We also welcome steps taken to implement the Living Hours Scheme in Edinburgh. This scheme is committed to providing at least 4 weeks’ notice for every shift, with guaranteed payment if shifts are canceled within this notice period. This would also guarantee a minimum of 16 working hours every week (unless the worker requests otherwise) and a contract that accurately reflects the hours worked. We acknowledge that these are steps in the right direction in order to tackle in-work poverty, however we are looking forward to a wide and broad implementation of Fair Work principles (Effective voice, Respect, Security, Fulfillment and Opportunities) in all workplaces in Edinburgh.

Similarly, we understand the significance of Edinburgh becoming a Living Wage City. Although this is a long-term commitment, we understand that especially in the current cost-of-living crisis, more and more people are pulled into the cycle of poverty, whether they are in work or not; the importance of paying a real living wage is more crucial than ever. Although we understand there is much more work to be done, we believe it is important to highlight and celebrate this area of progress as it is perhaps a key step in the right direction.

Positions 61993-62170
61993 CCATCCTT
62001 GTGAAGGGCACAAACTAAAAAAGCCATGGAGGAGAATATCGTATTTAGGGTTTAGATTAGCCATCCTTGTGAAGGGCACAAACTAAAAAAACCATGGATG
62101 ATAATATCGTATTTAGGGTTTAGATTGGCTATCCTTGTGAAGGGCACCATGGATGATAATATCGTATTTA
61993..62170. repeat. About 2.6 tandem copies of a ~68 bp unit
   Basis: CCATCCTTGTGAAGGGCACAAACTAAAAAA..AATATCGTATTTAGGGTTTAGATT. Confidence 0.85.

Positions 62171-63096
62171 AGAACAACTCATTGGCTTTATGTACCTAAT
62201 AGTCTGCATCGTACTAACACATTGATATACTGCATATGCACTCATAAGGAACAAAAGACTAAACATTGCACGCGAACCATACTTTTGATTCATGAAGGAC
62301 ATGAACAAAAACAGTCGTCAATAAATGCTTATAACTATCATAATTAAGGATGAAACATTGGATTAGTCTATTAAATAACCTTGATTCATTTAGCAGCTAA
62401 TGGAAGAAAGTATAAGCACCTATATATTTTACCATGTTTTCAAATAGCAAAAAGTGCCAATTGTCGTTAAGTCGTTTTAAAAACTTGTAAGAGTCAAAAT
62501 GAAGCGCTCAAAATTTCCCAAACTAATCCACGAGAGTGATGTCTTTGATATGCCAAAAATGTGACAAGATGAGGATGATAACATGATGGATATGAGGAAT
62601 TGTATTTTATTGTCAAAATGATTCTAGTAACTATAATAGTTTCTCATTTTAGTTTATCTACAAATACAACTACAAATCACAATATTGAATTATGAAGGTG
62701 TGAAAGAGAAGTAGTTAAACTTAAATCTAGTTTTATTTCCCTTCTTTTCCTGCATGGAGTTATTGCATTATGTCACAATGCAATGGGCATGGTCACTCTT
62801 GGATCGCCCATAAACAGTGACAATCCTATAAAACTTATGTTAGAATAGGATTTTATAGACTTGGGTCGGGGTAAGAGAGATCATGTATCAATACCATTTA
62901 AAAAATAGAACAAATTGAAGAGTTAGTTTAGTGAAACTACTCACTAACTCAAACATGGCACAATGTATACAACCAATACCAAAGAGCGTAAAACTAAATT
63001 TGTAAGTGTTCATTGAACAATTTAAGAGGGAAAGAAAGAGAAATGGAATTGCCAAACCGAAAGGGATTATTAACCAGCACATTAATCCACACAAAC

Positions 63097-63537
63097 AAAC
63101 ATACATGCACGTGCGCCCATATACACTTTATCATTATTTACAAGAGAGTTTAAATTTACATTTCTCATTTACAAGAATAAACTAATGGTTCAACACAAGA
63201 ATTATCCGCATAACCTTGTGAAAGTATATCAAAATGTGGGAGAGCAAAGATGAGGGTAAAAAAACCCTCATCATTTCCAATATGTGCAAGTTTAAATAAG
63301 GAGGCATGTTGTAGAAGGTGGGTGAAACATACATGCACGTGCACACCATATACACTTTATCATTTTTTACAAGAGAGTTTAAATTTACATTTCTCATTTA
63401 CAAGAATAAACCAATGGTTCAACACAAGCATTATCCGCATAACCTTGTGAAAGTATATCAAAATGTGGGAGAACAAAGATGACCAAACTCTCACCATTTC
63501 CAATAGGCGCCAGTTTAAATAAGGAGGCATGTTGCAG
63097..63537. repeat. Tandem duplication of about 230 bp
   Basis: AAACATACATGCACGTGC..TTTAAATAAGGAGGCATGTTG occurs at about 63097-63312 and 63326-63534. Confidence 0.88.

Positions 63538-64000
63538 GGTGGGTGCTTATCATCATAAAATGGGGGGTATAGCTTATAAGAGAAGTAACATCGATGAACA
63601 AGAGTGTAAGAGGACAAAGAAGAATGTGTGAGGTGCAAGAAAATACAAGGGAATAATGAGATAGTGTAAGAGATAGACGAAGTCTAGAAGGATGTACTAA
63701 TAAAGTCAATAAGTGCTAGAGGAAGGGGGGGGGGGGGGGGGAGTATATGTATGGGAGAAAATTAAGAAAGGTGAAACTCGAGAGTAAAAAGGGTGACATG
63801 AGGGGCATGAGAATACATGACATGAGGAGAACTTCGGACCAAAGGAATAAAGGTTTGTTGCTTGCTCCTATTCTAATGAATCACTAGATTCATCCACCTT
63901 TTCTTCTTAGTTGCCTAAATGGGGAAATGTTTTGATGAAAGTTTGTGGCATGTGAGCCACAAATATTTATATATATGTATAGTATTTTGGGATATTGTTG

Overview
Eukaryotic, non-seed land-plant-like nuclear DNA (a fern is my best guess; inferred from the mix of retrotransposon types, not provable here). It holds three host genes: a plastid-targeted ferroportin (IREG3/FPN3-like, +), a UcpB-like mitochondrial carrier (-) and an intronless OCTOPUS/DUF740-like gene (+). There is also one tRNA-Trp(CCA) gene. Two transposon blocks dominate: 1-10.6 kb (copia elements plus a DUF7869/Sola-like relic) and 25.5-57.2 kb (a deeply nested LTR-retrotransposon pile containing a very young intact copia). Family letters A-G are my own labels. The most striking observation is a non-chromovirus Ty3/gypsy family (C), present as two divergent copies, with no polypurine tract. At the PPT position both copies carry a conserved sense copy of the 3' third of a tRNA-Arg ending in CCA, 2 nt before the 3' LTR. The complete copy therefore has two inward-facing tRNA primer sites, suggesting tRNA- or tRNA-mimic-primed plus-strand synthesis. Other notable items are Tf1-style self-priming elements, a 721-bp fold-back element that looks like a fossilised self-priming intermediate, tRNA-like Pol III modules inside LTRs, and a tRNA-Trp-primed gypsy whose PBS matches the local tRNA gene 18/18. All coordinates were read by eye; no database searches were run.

Despite there being progress to celebrate, there are many areas we have still to make an impact on. Though we acknowledge a nationwide housing problem, we believe Edinburgh’s housing situation has an identity of its own. With a high volume of short term lets and student accommodation, coupled with a severe lack of social housing, Edindex wait times are long and private rent prices are sky high, driving up poverty rates in the city.There are still far too many families in temporary accommodation. It is just unacceptable that around 5,000 households and 9,000 people are in limbo living in temporary accommodation. It is not just the insufficient number of homes that is the problem, however, but also the quality. Be it damage, mold or out of order elevators; repair times can be long, and communication often lacking. We have much experience of this and have heard many more examples.